8. File continuations. When your patent gets allowed, you should file a "continuation" that keeps your patent "alive", which means you can file another patent with different claims. Large companies and NPEs love this because if someone creates a product that doesn't infringe on your granted claims, but there's something in your patent specification that will cause problems for the product, you can file a patent with a new claim that directly targets the product. Patents that are still "alive" are more valuable than those that aren't, but now we're getting into territory that is best addressed by a qualified attorney.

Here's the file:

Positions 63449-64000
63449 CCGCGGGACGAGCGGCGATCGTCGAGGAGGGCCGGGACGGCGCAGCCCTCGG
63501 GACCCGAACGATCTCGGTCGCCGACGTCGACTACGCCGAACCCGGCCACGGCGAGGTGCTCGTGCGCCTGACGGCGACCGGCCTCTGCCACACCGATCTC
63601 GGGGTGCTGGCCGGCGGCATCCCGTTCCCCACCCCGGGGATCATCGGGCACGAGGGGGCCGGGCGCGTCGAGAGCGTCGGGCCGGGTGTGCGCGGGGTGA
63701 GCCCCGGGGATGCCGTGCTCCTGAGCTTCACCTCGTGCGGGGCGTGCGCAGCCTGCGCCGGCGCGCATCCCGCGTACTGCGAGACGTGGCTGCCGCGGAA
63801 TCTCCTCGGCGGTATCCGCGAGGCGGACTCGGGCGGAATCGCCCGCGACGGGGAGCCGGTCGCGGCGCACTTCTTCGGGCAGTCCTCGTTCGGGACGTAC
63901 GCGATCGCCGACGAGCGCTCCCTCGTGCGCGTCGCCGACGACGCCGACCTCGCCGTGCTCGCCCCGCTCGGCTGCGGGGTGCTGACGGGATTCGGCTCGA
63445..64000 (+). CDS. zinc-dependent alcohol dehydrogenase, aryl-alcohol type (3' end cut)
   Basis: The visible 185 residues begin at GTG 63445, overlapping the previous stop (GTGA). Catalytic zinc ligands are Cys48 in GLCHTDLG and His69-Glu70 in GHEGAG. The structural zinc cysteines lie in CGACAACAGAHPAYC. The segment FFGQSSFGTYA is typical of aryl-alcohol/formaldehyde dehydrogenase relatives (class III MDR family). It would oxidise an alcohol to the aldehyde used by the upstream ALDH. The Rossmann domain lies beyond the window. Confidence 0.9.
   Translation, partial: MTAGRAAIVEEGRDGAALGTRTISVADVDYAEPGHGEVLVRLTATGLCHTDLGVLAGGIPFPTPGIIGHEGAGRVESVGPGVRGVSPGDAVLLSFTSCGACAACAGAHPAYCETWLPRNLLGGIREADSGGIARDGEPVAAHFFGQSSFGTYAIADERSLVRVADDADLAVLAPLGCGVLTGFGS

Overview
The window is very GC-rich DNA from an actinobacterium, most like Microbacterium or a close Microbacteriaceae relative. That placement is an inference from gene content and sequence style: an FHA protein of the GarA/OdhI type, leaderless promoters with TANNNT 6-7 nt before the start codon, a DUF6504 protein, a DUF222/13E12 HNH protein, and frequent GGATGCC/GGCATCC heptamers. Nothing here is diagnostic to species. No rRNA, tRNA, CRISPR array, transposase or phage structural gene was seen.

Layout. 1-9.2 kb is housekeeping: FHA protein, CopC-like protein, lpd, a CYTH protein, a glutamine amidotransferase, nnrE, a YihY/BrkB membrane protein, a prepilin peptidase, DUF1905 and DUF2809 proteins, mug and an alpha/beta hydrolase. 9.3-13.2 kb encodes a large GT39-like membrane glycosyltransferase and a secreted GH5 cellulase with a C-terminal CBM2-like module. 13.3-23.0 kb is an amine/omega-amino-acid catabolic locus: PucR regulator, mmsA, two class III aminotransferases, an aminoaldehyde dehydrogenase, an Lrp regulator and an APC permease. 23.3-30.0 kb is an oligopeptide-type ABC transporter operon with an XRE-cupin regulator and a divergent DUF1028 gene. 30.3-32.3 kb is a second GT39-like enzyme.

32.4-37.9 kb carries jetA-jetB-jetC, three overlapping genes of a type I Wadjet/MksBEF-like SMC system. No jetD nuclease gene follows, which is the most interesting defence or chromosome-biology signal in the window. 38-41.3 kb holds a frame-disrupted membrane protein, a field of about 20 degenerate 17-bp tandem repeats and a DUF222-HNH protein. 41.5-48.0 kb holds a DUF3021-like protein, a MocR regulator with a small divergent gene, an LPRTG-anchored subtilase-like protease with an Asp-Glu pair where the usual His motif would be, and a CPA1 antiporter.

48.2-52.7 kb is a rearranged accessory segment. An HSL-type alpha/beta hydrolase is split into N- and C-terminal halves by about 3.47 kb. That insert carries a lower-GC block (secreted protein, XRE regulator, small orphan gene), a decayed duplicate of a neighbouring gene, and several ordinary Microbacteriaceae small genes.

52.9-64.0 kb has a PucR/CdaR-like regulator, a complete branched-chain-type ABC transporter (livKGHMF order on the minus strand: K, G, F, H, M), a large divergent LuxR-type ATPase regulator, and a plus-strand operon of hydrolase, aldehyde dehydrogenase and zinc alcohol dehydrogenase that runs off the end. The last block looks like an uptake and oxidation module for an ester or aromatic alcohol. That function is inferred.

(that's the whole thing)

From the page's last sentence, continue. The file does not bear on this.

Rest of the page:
At the early stage of a company patents add very little value, especially when compared to the cost it takes to get them granted. At later stages the value of patents is higher for partnership and exit purposes, but you have get the process started early if you want the benefit of patents later on. Lean Patent Strategy allows you to prepare for the later stages while minimizing your expense in the early stages. Happy filing.



By Alfred Tom on January 5, 2017